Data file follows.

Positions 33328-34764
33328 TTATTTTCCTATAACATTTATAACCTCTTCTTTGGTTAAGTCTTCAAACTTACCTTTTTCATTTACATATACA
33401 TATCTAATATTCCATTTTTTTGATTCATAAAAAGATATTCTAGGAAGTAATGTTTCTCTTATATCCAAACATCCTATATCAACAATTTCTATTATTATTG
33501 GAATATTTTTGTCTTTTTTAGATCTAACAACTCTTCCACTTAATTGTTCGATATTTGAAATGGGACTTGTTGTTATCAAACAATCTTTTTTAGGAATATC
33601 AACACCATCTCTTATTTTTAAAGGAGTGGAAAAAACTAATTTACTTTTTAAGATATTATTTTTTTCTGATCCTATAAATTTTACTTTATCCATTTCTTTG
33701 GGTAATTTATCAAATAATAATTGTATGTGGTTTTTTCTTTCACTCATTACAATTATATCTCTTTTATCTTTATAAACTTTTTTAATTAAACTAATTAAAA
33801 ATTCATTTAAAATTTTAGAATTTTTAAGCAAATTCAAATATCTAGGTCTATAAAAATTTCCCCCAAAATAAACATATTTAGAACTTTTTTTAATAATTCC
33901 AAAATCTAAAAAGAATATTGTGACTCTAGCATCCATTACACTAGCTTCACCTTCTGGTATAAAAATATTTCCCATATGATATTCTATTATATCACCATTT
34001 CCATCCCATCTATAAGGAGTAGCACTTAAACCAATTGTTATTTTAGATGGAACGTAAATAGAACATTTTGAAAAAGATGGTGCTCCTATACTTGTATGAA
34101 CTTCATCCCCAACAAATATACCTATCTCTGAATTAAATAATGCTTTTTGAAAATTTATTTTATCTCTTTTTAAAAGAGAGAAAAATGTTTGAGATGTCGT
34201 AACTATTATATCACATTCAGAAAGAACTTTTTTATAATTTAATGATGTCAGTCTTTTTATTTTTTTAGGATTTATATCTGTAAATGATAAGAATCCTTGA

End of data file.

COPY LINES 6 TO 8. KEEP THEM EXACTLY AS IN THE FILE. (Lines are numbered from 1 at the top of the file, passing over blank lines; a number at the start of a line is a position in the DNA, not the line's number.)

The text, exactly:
33701 GGTAATTTATCAAATAATAATTGTATGTGGTTTTTTCTTTCACTCATTACAATTATATCTCTTTTATCTTTATAAACTTTTTTAATTAAACTAATTAAAA
33801 ATTCATTTAAAATTTTAGAATTTTTAAGCAAATTCAAATATCTAGGTCTATAAAAATTTCCCCCAAAATAAACATATTTAGAACTTTTTTTAATAATTCC
33901 AAAATCTAAAAAGAATATTGTGACTCTAGCATCCATTACACTAGCTTCACCTTCTGGTATAAAAATATTTCCCATATGATATTCTATTATATCACCATTT